By Jamie Prentis.
Tunis, 10 February 2017:
As part of NOC chairman Mustafa Sanalla’s efforts to expand oil exploration and production in Libya, he has held a further series of discussion this week in Tunis with foreign oil companies.
There have again been talks with Spanish oil company Repsol, as well as with Indonesian company Medco and Germany’s Wintershall, all of which are active in Libya.
Repsol is a partner with NOC in Akakus Oil which restarted production in the massive Sharara field in the south east’s Murzuk Basin in December when the oil valves on the pipeline to Zawia were reopened. Production is growing: it is currently at 170,000 barrels a day according to a Repsol source. Prior to the shutdown two years ago, it was 350,000 b/d.
Production was increasing but getting back to that figure would take some time, the source said. “It could be months,” he stated.
The Spanish company also has exploration rights over a further two block in the area.
Last year, when speaking about resuming production, Repsol said it would do so as soon as security considerations permitted. In this week’s meeting that view was again expressed. “We’d like to start [exploration] as soon as possible,” the source said, but it was all a question of security. That state of affairs had been put to Sanalla in the Tunis meeting, he added.
Medco, which has a number of exploration concessions in the Ghadames Basin in Area 47 is also looking to resume operations, but again security is an issue. Prior to the revolution it had said it intended to invest $1.7 billion between 2010-2014 in several major projects across Libya. In the event, that did not happen.
Operating in eight onshore fields in the eastern Sirte basin, Germany’s largest crude oil and natural gas producer, Wintershall, used to produce up to 100,000 b/d before the 2011 revolution, with its largest field, As-Sarah, near Jalu.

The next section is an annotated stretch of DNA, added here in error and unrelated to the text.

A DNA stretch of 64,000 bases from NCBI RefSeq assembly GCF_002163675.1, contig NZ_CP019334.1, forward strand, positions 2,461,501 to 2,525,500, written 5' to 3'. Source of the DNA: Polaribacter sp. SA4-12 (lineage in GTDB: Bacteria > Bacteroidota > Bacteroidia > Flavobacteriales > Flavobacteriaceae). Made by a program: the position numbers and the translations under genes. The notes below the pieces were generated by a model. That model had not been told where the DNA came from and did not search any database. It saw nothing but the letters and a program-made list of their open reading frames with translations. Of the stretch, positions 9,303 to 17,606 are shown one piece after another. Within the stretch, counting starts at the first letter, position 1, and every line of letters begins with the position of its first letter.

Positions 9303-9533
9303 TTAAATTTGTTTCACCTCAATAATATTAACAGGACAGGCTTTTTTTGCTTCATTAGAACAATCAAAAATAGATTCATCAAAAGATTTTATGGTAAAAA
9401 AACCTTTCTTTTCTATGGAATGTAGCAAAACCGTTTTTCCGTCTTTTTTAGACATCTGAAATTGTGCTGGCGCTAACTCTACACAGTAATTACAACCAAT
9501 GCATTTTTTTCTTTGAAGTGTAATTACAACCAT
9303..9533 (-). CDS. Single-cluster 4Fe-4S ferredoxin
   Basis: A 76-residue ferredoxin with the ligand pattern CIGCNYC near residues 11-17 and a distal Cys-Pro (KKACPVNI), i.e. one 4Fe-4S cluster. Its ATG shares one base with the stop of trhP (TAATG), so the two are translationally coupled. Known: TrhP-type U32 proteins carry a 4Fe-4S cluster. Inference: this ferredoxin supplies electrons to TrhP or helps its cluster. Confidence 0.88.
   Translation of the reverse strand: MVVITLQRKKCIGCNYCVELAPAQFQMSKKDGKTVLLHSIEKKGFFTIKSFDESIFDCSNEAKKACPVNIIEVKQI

Since the outbreak of the country’s low-level civil war in mid-2014, production at the field has been an on-off affair. It stopped in mid-2014, resumed in September the same year, ceased again three months later, then restarted in February 2015 until May, and again between September and November 2015. The reopening of the Zueitina terminal last September allowed for production to resume. It is now running at around 35,000 b/d.
It has been a busy year so far for Sanalla after he told a London conference in January that new oil exploration projects would in future be open to foreign investment following a five-year moratorium.
While in London he also saw representatives from BP, as well as from DEA, Austria’s OMV, US oil giants Amerada Hess and ConocoPhillips (two of the three American partners in Waha Oil), Repsol and the Polish Oil and Gas Company.
In the move to commit such foreign companies to invest and expand operations in Libya, he has since had a subsequent meeting with OMV in Tripoli. It recently announced it had increased its stake in the Nafoura oil field near Jalu.